Cedric Youngelman: Right. Speaking of mining: is volcano mining a thing? Can we extract the geothermal energy? I think I saw you in a helicopter with Max Keiser and Stacy Herbert in a tweet of yours. Were you just visiting a volcano? Can you mine a volcano?

Samson Mow [13:17]: Well volcanoes are really just geothermal energy and you don’t need a volcano, technically, in the vicinity to tap into geothermal reserves. But they can also be near volcanoes so you can also have a volcano mine! The site that El Salvador is mining at now is called Berlin. It is near a volcano but that volcano does not have a name, but the district is Berlin — but they are mining with the geothermal for volcanic energy. So you can tap into a volcano and extract energy to get Bitcoin — so volcano mines are a thing! And that helicopter was actually to take us over the future site of Bitcoin City. So the guys at LaGeo — the geothermal company — they wanted to bring us there to show us where Bitcoin City will be so they wanted to fly over and show us where the downtown will be, where it will overlook, and then we flew to Berlin to give Max and Stacy the tour of the geothermal plant and mining facility.

Cedric Youngelman: Oh wow that sounds awesome! That sounds really wild. So I get the mining thing — maybe we could touch on satellites for a bit. What is that venture about?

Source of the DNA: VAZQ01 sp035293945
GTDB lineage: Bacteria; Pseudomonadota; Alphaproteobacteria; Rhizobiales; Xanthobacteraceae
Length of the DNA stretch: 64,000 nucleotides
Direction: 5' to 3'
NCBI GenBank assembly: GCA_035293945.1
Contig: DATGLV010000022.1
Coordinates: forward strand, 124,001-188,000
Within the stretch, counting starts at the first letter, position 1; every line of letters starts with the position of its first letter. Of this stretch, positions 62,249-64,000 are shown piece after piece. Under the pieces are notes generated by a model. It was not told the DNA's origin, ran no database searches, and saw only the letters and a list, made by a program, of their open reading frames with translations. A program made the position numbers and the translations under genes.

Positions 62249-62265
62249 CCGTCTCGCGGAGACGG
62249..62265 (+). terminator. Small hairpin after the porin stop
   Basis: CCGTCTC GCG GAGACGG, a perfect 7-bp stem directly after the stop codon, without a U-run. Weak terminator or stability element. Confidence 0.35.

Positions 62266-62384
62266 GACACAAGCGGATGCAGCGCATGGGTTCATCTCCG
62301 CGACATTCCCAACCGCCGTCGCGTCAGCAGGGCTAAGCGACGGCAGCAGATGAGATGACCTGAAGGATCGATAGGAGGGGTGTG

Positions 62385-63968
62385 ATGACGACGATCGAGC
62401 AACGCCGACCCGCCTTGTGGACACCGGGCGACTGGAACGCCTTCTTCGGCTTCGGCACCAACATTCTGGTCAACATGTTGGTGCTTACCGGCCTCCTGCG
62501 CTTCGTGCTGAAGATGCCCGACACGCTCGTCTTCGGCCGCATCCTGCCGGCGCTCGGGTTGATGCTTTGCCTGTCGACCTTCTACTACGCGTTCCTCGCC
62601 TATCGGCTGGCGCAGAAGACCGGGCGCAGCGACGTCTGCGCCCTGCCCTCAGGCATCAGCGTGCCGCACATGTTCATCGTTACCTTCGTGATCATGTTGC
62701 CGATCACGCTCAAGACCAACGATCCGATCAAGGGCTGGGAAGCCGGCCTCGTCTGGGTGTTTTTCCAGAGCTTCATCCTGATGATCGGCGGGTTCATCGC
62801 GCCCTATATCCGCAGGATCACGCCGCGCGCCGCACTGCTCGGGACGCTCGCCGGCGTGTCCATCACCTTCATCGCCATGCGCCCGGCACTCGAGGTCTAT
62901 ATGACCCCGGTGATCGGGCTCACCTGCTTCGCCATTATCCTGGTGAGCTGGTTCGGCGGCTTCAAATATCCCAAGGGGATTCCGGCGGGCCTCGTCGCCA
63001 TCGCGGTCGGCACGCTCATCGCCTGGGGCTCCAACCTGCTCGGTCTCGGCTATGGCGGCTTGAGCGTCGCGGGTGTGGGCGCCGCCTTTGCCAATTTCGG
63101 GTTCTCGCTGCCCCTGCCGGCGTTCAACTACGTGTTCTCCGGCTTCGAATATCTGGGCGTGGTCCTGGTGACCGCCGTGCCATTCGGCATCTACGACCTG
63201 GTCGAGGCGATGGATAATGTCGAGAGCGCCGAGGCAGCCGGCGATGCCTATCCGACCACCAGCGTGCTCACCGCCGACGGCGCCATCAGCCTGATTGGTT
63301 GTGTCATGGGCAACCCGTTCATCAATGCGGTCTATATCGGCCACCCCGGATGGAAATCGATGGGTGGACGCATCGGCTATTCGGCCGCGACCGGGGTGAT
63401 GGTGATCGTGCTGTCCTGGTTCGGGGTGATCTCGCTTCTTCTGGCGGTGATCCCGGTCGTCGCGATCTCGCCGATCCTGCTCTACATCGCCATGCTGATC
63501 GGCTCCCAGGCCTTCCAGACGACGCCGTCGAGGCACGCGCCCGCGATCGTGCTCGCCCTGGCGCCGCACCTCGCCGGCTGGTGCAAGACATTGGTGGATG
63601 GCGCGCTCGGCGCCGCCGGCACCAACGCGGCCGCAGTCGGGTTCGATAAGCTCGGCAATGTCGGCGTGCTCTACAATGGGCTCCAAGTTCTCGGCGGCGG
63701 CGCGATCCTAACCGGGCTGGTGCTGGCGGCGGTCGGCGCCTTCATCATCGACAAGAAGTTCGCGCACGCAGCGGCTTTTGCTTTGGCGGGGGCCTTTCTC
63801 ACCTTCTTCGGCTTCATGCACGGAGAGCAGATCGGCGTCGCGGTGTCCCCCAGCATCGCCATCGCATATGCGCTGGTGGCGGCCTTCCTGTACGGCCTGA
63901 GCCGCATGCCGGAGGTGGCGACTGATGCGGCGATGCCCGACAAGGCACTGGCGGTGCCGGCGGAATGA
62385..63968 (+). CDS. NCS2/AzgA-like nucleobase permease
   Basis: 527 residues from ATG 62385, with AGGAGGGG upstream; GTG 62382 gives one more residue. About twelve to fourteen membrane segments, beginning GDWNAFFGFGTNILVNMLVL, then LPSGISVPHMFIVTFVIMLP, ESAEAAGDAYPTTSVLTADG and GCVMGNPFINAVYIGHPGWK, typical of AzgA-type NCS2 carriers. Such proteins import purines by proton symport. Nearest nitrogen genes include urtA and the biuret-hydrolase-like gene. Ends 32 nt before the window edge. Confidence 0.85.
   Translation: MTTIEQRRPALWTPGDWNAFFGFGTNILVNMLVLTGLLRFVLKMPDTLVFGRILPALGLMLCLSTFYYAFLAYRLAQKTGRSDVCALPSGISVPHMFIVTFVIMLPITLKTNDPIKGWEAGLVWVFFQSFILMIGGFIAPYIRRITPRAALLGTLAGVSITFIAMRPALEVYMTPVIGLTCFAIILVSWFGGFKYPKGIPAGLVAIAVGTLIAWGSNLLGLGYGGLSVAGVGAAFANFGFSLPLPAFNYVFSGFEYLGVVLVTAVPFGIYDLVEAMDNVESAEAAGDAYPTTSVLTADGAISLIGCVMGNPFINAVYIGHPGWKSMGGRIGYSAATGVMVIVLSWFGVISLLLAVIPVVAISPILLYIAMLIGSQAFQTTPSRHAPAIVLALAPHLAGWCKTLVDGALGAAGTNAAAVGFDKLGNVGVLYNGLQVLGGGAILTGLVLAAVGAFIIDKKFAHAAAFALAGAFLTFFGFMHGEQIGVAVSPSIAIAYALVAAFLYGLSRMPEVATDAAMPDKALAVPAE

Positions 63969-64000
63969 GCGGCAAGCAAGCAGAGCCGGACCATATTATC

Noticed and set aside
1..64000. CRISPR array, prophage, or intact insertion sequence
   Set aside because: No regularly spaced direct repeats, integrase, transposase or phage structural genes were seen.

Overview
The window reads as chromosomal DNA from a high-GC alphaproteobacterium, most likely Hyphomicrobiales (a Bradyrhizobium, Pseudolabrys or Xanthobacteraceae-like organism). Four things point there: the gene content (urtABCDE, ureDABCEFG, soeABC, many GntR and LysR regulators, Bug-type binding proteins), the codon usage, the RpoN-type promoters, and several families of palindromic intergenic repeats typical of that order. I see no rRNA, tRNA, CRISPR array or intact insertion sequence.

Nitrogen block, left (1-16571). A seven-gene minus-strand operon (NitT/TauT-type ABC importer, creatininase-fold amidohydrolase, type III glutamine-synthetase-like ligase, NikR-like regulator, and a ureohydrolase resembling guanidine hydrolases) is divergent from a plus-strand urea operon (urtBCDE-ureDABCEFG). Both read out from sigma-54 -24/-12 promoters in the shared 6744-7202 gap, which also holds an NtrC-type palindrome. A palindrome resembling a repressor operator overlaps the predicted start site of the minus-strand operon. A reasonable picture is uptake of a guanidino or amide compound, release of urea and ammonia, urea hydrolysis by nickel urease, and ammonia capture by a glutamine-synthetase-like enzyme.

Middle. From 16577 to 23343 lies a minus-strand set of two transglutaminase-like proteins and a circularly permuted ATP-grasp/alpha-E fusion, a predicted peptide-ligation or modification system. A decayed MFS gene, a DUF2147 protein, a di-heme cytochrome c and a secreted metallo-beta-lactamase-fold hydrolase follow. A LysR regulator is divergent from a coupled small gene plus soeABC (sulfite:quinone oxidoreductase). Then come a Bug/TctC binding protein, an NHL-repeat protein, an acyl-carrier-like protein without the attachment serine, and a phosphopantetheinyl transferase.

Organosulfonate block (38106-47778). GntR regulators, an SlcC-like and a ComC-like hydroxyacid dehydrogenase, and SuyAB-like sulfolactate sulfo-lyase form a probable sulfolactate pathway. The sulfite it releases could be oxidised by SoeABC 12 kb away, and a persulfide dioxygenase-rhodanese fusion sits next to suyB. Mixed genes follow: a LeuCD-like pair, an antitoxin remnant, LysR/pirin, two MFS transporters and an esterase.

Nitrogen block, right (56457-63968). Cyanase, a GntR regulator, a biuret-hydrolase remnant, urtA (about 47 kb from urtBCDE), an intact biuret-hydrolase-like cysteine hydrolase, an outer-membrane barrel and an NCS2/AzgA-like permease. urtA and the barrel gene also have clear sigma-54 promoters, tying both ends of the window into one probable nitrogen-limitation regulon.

Samson Mow [14:34]: So Blockstream operates a network of satellites — a constellation of satellites — it’s called the Blockstream Satellite Network or the Bitcoin Satellite Network, whichever you like. But these are satellites in geosynchronous orbit around the planet, and they’re broadcasting the Bitcoin blockchain back down. So it’s a way to ensure that we don’t have network splits. Because if there is a heavy concentration of mining in a particular region — maybe Russia or Kazakhstan or something — and Internet is cut off for whatever reason, and recently we’re seeing more of these reasons, as long as one person in that area is running a Blockstream satellite dish, they’re still getting the Bitcoin blockchain and they’re able to keep the split-off Internet or Intranet in that region in sync with the rest of the Bitcoin network. So it’s a very important service for a number of reasons: one of them is that you can mine in areas without Internet — you just need to have a cell phone 3G signal to broadcast blocks found, but you can actually maintain your mining operation just using the blockchain data from Blockstream Satellite. And then the other benefit is it keeps network in sync. So if you’re building everything on top of Bitcoin — if you’re building the Liquid network, you’re building the Lightning Network — then you definitely want the base layer to be intact! And that’s why I like to say Blockstream is augmenting Bitcoin, because it’s trying to make sure that everything runs smoothly — that the base layer protocol is functioning flawlessly.